The Internet of Things (abbreviated as: IoT) is what those in the know have come to call the collection of various sensors and cameras and every other sort of device that’s been connected to the internet. These things have been connected so that they can communicate with one another of like kind to coordinate activities as well as send their collected information back to central collection points for status monitoring, analysis and everything’s else one might be able to think of.
There’s tremendous opportunity for good to be done by connecting these devices together and back to central control points— smart power grids that allow for solar and wind power to be dynamically brought on and offline as needed and able is one of the many potential opportunities that gets talked about. Intelligent traffic light switching to manage the delicate balance of public safety with fuel saving and traffic flow is another talked about use for the IoT.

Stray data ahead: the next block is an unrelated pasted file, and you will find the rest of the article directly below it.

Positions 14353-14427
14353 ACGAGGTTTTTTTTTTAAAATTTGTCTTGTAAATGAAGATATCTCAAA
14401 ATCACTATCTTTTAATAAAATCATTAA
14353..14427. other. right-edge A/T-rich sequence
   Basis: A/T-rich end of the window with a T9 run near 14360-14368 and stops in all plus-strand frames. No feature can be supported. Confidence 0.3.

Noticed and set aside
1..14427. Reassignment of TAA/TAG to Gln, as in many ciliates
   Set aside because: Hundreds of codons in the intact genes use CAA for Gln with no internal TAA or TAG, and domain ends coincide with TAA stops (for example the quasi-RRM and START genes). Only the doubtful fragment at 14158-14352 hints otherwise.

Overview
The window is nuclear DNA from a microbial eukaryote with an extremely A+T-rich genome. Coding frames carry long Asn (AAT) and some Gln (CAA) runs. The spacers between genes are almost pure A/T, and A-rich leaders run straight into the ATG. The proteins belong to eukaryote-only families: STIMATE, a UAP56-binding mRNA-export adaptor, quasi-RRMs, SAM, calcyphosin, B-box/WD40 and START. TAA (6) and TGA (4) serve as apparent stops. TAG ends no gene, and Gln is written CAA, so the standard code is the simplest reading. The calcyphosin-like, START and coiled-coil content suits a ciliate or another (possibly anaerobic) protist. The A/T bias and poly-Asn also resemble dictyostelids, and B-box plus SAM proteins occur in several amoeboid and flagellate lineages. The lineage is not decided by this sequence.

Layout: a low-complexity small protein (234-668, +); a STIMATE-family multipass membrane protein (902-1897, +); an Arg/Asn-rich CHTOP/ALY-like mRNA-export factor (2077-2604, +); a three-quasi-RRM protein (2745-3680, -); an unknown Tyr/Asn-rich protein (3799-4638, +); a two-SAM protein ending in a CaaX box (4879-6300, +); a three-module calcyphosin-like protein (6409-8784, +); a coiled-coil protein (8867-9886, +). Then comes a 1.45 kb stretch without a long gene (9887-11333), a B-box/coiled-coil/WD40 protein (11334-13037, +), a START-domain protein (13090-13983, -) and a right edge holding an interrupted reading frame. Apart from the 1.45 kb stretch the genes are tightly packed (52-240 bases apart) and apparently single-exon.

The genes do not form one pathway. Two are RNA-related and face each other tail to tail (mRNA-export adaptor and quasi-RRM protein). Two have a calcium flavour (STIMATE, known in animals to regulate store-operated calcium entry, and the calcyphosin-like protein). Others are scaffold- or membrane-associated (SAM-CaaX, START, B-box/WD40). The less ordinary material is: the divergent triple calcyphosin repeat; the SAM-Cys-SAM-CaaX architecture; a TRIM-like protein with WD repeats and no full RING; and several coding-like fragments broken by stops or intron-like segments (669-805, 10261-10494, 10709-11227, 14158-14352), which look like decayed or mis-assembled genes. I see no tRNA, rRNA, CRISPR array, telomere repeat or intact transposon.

There’s also the potential for an ugly downside. Many of these devices are little more than a sensor, such as a thermometer, hook up to as little as possible (for cost or deployment and operations) to make them able to report their information out over the internet. Security has been a second thought if a thought at all. There’s already been reports of a ‘smart’ refrigerator being hacked to generate and deliver spam. There is the real possibility that an industrious hacker figures a way to take control of every net connected toaster in the country leading to the unending morning drama of burnt toast one day and slightly warm bread the next.
Bill Franks at SmartData Collective writes:
The way most devices that are part of the IOT communicate is by connecting to the Internet. Within most homes today, there are a handful of computers, tablets, and smart phones that have been registered on the network and allowed access to the Internet. In a few years, there could be dozens or hundreds of items per household connected. For hackers, this presents an unprecedented opportunity.
Phil Kemelor is Senior Manager, Enterprise Intelligence Digital Analytics of Ernst & Young. Phil was one of the earliest adopters and advocates for the use of analytics and has 16 years of experience in the field as a practitioner, industry analyst and consultant.